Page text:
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Sentiment Improves as Fed Rhetoric Remains Balanced

The dollar is softer and Treasury yields are subsiding after the chair of the Federal Reserve avoided walking back last week’s observation that signs of “disinflation” were beginning to appear – something that many saw as a communications error at the time. 

Jerome Powell essentially repeated last week’s message in a question and answer session at the Economic Club in Washington yesterday. Speaking with David Rubenstein, Powell noted that Friday’s jobs data was “certainly strong – stronger than anyone I know expected,” warning that the process involved in getting inflation down to target would be “bumpy”. “The reality is we’re going to react to the data,” Powell said. “So if we continue to get, for example, strong labor market reports or higher inflation reports, it may well be the case that we have do more and raise rates more than is priced in”. He noted “The disinflationary process, the process of getting inflation down, has begun and it’s begun in the goods sector, which is about a quarter of our economy. But it has a long way to go. These are the very early stages.”

Market expectations have risen over the last week, with overnight swaps suggesting central bankers will raise the Fed funds rate to 5.1 percent, up from 4.75 today.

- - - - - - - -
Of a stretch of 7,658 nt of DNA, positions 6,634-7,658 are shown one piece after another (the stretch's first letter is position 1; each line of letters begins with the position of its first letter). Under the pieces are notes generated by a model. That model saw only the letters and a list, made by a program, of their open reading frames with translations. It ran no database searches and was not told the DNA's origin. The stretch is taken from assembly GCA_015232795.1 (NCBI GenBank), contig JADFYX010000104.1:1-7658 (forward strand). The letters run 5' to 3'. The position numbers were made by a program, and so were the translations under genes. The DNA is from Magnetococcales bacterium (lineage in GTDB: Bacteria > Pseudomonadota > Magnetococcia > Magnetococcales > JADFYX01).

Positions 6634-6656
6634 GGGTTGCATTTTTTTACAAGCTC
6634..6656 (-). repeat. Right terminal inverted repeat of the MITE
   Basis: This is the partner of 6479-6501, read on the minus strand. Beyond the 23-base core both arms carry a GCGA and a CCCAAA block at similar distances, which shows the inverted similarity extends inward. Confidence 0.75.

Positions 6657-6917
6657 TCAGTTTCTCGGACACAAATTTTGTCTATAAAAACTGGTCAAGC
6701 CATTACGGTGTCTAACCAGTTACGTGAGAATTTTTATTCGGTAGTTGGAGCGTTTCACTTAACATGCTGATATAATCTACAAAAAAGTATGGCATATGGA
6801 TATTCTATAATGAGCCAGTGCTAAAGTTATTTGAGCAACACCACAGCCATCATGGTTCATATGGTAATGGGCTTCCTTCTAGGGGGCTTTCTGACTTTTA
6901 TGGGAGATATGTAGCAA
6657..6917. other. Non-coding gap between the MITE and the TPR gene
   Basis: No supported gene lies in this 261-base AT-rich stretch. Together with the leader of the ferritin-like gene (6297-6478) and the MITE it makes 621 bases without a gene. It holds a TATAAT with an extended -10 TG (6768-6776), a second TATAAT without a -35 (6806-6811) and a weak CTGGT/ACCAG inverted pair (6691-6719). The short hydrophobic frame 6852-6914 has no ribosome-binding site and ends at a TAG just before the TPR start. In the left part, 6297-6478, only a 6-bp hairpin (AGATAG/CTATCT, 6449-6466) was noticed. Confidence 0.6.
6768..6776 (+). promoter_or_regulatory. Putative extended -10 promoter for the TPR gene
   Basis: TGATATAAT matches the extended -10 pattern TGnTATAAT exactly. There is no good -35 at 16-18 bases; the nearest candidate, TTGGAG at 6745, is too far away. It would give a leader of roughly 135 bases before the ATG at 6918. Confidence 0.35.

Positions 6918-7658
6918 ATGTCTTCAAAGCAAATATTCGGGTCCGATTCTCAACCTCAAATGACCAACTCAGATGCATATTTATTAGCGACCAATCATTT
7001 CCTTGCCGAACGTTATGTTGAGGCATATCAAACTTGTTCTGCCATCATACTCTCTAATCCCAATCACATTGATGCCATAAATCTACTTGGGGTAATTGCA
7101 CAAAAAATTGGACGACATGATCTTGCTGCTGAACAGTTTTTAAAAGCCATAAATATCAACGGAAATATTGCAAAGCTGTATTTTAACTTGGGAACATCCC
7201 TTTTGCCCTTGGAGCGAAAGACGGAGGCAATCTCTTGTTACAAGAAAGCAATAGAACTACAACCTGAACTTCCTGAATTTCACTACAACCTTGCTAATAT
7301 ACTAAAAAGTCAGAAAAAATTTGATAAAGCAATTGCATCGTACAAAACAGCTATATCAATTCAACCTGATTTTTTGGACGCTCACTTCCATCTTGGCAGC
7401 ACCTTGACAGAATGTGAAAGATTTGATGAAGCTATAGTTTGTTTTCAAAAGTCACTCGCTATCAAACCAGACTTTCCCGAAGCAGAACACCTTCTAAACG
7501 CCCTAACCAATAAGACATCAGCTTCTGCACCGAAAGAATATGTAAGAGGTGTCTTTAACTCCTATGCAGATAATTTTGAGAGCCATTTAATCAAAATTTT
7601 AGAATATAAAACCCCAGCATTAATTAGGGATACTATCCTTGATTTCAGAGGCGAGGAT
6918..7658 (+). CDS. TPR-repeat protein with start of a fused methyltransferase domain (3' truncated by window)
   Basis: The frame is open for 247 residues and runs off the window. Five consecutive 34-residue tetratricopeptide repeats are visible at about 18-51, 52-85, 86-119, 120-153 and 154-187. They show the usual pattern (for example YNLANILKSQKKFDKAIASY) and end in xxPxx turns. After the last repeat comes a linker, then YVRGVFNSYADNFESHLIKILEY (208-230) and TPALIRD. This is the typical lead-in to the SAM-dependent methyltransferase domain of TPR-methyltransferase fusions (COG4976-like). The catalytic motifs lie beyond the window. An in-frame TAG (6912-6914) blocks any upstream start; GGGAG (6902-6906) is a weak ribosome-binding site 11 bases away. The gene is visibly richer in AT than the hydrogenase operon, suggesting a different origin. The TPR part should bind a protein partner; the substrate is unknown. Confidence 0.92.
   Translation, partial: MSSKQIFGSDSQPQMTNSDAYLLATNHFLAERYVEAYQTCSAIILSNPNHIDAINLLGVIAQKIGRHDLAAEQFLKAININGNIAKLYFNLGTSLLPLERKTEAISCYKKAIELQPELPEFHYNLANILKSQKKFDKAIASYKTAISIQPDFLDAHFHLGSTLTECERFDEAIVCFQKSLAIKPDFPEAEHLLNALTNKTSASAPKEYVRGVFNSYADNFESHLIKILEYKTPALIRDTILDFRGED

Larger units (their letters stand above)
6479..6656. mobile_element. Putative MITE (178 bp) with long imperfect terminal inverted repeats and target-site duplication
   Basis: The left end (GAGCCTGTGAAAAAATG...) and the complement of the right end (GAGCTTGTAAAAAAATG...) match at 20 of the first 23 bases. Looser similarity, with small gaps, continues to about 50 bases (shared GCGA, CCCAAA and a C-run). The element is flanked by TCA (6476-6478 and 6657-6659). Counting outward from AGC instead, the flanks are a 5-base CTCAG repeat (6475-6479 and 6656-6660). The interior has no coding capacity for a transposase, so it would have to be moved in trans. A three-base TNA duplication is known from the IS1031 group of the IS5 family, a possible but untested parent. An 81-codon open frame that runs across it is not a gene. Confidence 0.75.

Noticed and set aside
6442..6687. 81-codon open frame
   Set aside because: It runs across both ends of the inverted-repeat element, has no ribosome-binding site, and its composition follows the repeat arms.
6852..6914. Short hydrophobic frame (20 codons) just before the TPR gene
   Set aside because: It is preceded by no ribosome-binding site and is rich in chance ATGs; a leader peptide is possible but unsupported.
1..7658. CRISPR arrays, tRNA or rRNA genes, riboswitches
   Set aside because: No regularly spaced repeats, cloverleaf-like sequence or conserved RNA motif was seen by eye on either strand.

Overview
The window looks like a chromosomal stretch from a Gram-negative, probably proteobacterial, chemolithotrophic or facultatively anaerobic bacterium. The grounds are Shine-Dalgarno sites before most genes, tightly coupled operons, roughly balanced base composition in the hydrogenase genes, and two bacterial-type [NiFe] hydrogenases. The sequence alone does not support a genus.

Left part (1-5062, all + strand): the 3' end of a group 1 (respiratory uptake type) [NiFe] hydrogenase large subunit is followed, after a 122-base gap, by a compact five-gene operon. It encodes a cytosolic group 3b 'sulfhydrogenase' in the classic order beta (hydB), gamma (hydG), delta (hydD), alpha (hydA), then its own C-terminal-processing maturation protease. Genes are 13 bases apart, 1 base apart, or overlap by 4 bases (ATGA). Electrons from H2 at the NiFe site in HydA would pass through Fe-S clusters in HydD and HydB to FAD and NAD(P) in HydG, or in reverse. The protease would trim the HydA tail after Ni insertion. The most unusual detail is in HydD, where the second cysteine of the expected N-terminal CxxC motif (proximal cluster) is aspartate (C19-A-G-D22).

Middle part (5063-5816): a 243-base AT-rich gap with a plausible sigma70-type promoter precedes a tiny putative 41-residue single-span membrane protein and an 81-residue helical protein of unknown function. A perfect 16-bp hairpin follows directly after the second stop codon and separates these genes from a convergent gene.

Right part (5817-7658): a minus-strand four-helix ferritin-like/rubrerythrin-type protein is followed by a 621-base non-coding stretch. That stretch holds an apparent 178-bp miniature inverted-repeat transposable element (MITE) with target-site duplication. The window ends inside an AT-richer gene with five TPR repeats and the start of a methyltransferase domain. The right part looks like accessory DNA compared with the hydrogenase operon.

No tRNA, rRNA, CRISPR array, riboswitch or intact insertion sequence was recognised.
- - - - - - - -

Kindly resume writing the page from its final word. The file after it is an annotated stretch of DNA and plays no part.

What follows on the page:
President Biden’s second State of the Union address left markets unmoved. The president largely focused on domestic issues, with pledges to avoid a debt default and to continue pursuing an industrial policy-focused agenda – both of which are unlikely to gain much traction in a divided Congress (the Democrats hold a minority, and the Republicans are essentially split into separate wings). He declined to take direct aim at China on economic issues, but seemed to reflect a growing belief among experts that the country’s economic model has fundamentally broken down, saying: “Name me a world leader who’d change places with Xi Jinping – name me one, name me one”. 

The euro is trading on a slightly stronger footing after two German European Central Bank officials delivered characteristically hawkish statements. In an interview with the Boersen-Zeitung newspaper, Joachim Nagel warned “From where I stand today we need further, significant rate hikes”, and his colleague Isabel Schnabel said “It is not yet clear that monetary policy is actually working so much that we can hope for inflation to return to our inflation target of 2 percent in the medium term.”

Today’s agenda is dominated by Fed speakers. New York’s John Williams is up first at 9:20, followed by governor Lisa Cook at 9:30. Minneapolis’s Neel Kashkari and governor Christopher Waller will provide economic updates at 12:30 and 1:45, respectively. 

The Bank of Canada will release minutes from its last policy meeting today. The Bank has previously only released a record of its deliberations under unusual circumstances, so we can’t be entirely sure how markets will react – but we don’t expect significant moves, given that policy settings are largely on hold at the moment. 

In a speech yesterday, Governor Tiff Macklem warned that growth is expected to flatline through to the fourth quarter of 2023 as rising borrowing costs hit highly-indebted households hard. “We need to pause rate hikes before we slow the economy and inflation too much,” he said, noting that monetary policy lags can extend to between 18 and 24 months. With the Bank of Canada expected to begin cutting rates before the Fed, yield differentials remain heavily tilted against the loonie – the Canadian two year bond yields 48 basis points less than its US equivalent, and the ten year is almost 60 points lower. 

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